Interview with Jane Corry – Author of I Looked Away
Peter: Jane, I have read a few of your books over the years and it was a pleasure to get the opportunity of reading ‘I Looked Away’ prior to publication. I found this book full of depth and emotion and I’d like to congratulate you on its release. I am delighted that we have the opportunity to conduct this interview. Many thanks for making the time available.
Peter: What inspired you to write your book ‘I Looked Away’?
Jane: Three ‘things’. Love for my grandchildren. A childhood trauma. Finding a dead body on the beach. Tragically the latter belonged to a local homeless man. This led to the setting up of a committee to make sure it didn’t happen again.
Peter: Both your characters, Ellie and Jo, are fabulously well drawn. Each face very difficult and precarious lives with deep psychological issues. How emotionally challenging was it to write these characters?
Jane: At the time, it seemed perfectly natural to step inside their skins. Now when I look back, I’m not sure how I did it. That’s the thing about writing. It’s automatic – at least for me. Very hard to analyse. I just get into the character and it comes.
Peter: With Ellie and Jo, do you hope you delivered an important message and that your characters speak for people who endure similar circumstances?
Jane: Absolutely. With Ellie, I wanted to reach out to any woman (and man) in a difficult relationship. And with Jo, I wanted to show that homelessness can happen to almost anyone.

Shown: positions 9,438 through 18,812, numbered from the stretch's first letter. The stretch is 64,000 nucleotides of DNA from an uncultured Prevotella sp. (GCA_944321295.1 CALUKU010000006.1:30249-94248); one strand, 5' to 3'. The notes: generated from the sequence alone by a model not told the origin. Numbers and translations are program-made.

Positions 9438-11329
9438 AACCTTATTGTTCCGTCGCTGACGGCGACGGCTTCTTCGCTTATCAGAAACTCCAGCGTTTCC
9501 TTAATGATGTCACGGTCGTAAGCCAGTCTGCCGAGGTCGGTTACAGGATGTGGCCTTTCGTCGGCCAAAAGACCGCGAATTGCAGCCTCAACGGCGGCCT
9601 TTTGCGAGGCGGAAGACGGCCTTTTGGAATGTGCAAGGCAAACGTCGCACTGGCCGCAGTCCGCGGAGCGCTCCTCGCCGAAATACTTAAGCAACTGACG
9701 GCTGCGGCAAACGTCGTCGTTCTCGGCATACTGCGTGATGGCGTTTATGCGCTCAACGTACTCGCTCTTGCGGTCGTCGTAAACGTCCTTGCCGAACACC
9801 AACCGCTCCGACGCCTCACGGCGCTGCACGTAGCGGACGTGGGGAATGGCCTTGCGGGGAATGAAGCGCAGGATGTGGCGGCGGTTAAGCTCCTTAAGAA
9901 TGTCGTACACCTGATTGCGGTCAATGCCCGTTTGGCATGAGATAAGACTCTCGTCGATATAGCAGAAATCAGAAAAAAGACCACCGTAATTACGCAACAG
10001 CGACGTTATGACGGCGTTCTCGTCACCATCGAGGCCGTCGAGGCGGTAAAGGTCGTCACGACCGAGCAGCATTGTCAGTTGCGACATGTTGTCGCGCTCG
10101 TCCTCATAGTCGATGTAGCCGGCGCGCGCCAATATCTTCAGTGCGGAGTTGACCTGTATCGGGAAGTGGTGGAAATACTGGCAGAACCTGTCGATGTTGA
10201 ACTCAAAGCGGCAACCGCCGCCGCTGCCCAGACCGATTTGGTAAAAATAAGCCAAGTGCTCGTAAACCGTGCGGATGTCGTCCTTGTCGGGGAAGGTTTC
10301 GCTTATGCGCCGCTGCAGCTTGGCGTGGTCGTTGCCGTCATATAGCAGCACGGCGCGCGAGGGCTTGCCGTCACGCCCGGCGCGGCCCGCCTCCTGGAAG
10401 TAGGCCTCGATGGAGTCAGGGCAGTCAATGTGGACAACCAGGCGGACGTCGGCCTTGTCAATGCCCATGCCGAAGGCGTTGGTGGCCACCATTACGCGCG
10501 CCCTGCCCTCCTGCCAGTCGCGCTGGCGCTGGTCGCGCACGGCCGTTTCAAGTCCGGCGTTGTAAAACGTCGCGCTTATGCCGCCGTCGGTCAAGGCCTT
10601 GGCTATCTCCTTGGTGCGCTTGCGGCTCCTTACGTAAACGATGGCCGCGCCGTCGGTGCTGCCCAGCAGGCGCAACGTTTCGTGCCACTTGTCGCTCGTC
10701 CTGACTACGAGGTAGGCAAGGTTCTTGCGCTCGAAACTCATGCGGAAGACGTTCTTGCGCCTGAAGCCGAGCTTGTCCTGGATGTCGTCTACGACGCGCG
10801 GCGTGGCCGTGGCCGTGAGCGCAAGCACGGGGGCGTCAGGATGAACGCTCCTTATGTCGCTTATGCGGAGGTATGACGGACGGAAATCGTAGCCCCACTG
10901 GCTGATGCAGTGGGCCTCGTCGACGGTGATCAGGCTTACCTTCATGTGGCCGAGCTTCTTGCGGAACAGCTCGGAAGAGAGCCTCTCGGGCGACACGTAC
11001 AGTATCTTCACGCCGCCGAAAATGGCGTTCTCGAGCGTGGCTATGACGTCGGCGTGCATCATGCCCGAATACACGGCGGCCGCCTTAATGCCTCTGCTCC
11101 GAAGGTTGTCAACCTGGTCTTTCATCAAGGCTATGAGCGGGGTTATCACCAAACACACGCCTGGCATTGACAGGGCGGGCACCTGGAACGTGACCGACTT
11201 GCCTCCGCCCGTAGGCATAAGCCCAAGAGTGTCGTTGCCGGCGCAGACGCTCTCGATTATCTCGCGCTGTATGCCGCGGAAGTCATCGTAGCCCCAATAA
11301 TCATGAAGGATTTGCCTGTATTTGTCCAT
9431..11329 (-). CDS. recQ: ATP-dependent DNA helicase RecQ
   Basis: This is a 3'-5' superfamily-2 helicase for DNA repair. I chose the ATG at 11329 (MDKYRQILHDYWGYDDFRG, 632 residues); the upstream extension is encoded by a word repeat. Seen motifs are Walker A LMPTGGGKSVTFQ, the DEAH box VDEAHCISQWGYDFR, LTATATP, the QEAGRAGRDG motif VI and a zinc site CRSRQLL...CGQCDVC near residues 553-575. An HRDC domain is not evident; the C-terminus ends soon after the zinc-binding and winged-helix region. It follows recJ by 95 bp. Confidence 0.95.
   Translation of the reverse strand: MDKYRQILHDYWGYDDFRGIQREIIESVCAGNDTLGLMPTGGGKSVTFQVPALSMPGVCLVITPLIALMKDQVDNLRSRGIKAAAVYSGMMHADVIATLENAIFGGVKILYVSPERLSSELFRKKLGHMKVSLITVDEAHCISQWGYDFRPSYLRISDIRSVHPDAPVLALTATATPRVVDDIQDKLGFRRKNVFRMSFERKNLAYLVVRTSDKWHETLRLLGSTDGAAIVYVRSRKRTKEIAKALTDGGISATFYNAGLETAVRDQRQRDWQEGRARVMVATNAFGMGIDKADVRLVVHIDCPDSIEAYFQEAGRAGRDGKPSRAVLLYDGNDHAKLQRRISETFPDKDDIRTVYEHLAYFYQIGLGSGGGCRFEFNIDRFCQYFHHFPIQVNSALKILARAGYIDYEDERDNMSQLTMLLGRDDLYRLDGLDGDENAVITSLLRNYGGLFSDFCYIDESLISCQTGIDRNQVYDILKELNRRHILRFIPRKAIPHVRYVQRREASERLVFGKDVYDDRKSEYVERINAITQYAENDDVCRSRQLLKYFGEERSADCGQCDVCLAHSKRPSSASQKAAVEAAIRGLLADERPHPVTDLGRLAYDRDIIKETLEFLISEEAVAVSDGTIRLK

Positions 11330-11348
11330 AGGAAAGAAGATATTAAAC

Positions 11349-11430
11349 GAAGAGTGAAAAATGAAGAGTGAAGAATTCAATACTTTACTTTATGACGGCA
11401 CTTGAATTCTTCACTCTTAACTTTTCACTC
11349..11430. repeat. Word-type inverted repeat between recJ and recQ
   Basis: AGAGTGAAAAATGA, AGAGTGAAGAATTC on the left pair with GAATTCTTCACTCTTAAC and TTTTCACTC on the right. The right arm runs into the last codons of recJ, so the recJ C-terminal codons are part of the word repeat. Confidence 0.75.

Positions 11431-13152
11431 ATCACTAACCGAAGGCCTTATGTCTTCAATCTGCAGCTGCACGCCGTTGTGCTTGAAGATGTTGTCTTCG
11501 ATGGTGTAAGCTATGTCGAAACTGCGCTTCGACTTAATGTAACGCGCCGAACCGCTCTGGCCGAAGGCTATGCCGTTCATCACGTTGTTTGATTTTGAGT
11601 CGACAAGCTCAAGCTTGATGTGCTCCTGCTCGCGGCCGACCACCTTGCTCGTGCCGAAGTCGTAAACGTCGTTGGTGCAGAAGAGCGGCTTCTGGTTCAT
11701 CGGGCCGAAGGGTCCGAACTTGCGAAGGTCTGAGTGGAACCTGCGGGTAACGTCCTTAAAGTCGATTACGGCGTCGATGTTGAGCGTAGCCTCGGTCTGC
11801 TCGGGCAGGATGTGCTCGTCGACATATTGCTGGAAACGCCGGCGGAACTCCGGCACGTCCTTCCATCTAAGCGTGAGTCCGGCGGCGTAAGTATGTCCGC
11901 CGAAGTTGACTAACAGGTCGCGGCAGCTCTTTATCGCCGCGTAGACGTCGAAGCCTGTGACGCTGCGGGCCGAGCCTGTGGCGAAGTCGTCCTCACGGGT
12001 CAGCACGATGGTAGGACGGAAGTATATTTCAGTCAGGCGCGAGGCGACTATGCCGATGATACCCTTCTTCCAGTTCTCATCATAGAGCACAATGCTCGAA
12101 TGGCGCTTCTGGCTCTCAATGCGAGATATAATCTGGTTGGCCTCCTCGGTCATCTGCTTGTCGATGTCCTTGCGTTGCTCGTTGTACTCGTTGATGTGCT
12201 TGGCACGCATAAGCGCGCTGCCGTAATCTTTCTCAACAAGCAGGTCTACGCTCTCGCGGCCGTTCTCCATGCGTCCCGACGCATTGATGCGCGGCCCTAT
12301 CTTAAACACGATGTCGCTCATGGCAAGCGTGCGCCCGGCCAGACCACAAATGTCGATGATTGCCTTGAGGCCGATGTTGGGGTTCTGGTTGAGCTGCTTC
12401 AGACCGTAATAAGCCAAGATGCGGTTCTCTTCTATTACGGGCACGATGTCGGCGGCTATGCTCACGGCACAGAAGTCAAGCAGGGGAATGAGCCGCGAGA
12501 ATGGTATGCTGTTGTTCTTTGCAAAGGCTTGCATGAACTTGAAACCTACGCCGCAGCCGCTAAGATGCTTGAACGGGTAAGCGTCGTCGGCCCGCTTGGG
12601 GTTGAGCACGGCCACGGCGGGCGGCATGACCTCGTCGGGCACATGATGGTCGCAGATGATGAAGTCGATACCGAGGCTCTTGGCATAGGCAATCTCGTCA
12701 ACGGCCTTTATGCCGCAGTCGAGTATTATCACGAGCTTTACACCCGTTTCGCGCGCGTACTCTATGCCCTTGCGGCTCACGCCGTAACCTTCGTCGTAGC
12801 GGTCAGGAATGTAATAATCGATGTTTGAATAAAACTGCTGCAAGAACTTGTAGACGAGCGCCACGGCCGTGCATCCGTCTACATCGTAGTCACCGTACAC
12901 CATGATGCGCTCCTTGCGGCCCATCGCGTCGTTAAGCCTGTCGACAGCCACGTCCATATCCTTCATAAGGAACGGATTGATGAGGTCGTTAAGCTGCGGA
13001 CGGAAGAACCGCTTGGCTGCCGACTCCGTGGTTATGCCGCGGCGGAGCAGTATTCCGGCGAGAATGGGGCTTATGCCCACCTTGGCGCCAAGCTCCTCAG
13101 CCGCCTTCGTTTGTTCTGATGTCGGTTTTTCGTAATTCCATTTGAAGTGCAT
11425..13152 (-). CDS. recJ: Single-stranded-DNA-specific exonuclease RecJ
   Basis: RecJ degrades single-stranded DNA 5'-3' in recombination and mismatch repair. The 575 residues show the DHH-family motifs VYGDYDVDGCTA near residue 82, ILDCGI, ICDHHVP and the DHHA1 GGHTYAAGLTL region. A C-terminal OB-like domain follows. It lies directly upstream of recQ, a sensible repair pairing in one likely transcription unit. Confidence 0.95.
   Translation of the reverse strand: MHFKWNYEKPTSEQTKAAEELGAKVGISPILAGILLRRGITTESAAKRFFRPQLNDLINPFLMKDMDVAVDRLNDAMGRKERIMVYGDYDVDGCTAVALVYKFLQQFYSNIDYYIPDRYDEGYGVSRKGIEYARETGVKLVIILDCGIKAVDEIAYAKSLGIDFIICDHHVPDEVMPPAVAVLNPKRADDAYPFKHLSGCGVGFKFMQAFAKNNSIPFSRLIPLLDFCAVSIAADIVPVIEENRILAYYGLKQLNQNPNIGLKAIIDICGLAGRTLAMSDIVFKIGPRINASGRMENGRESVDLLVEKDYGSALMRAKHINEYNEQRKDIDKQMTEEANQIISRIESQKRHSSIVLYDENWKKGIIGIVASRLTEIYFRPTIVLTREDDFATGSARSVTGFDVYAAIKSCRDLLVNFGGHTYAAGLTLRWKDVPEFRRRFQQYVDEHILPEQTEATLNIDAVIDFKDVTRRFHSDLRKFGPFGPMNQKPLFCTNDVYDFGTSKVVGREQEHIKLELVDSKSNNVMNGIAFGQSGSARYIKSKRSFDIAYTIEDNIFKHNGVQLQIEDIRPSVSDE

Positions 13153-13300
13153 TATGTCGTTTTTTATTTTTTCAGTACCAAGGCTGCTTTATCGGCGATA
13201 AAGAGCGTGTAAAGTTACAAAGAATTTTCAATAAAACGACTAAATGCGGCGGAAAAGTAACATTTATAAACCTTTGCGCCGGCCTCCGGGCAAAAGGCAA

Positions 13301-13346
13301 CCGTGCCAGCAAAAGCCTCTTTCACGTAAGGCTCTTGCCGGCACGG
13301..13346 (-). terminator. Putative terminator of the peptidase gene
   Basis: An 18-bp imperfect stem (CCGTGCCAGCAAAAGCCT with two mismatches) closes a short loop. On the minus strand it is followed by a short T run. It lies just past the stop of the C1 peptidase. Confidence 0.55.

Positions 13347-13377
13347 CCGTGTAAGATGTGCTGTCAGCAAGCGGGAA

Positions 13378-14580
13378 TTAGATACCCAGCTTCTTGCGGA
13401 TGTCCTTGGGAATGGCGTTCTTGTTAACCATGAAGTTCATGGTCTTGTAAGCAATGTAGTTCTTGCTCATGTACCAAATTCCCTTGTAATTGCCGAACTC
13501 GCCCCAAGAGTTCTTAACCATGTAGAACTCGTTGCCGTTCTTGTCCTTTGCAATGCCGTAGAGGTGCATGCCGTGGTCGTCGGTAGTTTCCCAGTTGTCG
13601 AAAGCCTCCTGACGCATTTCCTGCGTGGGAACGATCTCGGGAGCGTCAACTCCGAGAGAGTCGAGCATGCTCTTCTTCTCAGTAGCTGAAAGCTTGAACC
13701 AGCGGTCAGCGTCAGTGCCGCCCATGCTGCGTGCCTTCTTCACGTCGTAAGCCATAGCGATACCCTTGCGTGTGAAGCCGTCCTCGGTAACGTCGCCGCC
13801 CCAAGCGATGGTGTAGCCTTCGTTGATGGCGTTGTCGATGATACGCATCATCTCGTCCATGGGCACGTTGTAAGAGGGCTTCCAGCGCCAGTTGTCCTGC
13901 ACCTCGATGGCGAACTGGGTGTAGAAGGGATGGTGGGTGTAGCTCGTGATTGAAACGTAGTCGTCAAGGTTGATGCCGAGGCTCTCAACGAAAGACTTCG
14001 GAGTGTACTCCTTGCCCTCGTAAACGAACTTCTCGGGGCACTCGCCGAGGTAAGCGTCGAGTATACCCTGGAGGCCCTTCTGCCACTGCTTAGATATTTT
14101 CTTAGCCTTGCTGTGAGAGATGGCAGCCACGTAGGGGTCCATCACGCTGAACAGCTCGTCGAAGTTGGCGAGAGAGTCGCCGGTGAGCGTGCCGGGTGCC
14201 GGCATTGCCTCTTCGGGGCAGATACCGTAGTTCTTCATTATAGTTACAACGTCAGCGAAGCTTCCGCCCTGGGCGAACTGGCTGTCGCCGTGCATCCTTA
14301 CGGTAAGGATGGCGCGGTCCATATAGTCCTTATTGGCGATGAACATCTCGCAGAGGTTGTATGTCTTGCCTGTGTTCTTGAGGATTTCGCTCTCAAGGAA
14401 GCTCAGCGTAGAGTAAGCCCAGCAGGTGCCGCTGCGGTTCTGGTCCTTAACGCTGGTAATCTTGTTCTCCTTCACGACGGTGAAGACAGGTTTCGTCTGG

Peter: Homelessness is a sad blight on our society, how much research and involvement did/do you have with this group of our community? What connections or engagements had the greatest impact on you?
Jane: I grew up in London and have always, for as long as I can remember, bought people food and drink on the street. I’ve taught my children to do the same. When I moved to the south-west, I became involved with a local group after I discovered the body on the beach which I mentioned earlier. This had the biggest impact on me. I also interviewed the poet Ben Westwood who described what life was like for him on the streets.
Peter: Your character Ellie, had such long-standing and deep psychological issues. What did you learn about psychological abuse and how cruelly it can damage a person, especially a child or spouse? Did you research this area and what was alarming to discover?
Jane: I know a little about psychological abuse, both personally and through interviews I did as a journalist. However, I also did a great deal of research and spoke to several experts. The alarming point for me (although I suspected it all along) is that childhood traumas can remain hidden for years.
Peter: You brought wonderful vivid imagery to the locations in the story. How much had you planned to characterise the locations in Devon and Cornwall? Does the seaside have a special meaning or reward for you?
Jane: I moved to Devon with my second husband ten years ago. Since then, it has taken a big role in my writing . I grew up in a leafy London suburb but always wanted to live by the sea. In fact, I once did some past life regression and was told I used to be a mermaid. One of my grandfathers, who died before I was born, was a merchant seaman and I honestly think it’s in my blood. I swim regularly in the sea.
Peter: Do you use story boarding or mapping processes to develop your plots and interactions, or do you go with the flow and follow your instinct and gut feeling? Would you therefore describe yourself as a plotter, pantser or plantser?
Jane: I used to be a pantser but my wonderful Penguin editor suggested that I plotted in detail before writing. Now I come up with a detailed outline but will sometimes change this when I’m writing as the characters grow.
Peter: Do you use particular software applications or utilities to support your writing activity? For example, Scrivener or Grammarly.